Most people don’t realize we’re still in the first inning of understanding a lot of the data our devices generate, she adds — and, because it’s displayed in colorful charts and graphs on our smartphone screen, we give it a credence we probably shouldn’t:
What makes tracking and data analysis so appealing is also what makes it dangerous — it conveys a sense of certainty that the science cannot yet deliver. The assumption underlying the use of data to make decisions about when to train and when to rest is that we understand the complex ways the body processes stress and recovery, and how various workouts affect an individual. In reality, our current understanding of these processes is still pretty rudimentary.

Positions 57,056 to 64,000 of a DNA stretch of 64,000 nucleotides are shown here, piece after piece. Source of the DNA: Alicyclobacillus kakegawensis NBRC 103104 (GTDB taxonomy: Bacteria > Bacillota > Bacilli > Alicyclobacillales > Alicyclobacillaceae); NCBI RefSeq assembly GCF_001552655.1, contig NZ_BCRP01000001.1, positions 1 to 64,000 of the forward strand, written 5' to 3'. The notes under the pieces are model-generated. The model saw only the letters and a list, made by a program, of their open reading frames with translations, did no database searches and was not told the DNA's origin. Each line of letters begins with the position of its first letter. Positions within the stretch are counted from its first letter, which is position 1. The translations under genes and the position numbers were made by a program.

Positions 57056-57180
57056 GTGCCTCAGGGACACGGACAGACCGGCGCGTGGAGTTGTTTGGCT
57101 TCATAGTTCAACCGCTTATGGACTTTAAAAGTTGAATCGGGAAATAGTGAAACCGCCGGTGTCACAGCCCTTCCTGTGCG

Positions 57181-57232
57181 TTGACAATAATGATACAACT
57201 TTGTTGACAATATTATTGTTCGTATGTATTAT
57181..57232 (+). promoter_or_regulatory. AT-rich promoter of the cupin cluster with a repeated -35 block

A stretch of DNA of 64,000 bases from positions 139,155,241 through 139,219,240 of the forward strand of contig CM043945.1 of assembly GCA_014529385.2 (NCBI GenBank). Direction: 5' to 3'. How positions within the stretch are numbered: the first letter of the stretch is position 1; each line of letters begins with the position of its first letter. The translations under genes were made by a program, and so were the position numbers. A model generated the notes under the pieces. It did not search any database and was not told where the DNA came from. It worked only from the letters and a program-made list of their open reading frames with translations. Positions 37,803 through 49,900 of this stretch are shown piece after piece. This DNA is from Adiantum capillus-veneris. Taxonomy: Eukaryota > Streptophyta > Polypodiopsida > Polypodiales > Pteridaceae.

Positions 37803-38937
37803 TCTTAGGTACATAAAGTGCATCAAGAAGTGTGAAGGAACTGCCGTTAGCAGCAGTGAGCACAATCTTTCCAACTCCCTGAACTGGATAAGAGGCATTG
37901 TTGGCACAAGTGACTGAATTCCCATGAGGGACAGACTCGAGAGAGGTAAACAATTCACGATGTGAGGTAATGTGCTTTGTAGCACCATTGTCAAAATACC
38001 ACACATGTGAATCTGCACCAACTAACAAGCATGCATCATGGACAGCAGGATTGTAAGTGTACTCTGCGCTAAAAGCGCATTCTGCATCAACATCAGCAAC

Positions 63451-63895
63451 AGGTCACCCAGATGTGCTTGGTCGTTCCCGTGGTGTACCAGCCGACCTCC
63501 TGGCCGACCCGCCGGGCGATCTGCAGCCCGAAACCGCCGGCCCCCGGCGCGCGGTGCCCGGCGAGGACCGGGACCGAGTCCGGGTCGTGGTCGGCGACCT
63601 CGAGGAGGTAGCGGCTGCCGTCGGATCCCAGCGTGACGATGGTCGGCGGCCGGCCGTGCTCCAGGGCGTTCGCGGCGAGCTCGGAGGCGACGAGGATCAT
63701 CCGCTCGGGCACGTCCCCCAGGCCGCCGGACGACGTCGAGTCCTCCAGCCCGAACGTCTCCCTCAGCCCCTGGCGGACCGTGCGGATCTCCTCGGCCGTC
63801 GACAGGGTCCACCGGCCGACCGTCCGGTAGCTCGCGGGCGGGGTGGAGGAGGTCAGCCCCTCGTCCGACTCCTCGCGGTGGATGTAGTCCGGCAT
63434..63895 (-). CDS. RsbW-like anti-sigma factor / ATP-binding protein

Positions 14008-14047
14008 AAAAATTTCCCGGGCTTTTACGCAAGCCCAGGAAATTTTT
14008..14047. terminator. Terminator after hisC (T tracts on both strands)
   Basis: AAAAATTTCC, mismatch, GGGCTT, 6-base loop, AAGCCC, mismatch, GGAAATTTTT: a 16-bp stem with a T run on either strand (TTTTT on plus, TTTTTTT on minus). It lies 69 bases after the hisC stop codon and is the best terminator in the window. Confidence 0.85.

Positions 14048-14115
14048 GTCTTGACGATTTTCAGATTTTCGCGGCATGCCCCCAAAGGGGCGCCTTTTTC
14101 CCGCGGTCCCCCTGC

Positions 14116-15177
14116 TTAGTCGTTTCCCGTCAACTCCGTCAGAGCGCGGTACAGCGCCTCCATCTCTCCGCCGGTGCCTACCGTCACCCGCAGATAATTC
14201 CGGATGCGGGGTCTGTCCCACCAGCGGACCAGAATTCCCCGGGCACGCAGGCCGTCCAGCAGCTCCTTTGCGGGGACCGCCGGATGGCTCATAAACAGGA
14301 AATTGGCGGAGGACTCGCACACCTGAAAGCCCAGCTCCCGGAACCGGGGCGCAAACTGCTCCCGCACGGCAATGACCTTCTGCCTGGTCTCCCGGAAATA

I’ve bolded that last sentence to emphasize the point that your intuition, your heart and head, are a much better barometer for how ready you are to run a certain number of miles than your device. “One of the most important things an athlete needs is confidence to listen to their bodies and trust in the training program,” Aschwanden notes.
She tells the story of triathlete coach Matt Dixon, who emphasizes that each of the people he trains have to learn to become aware of how they’re responding to training — in their own unique way: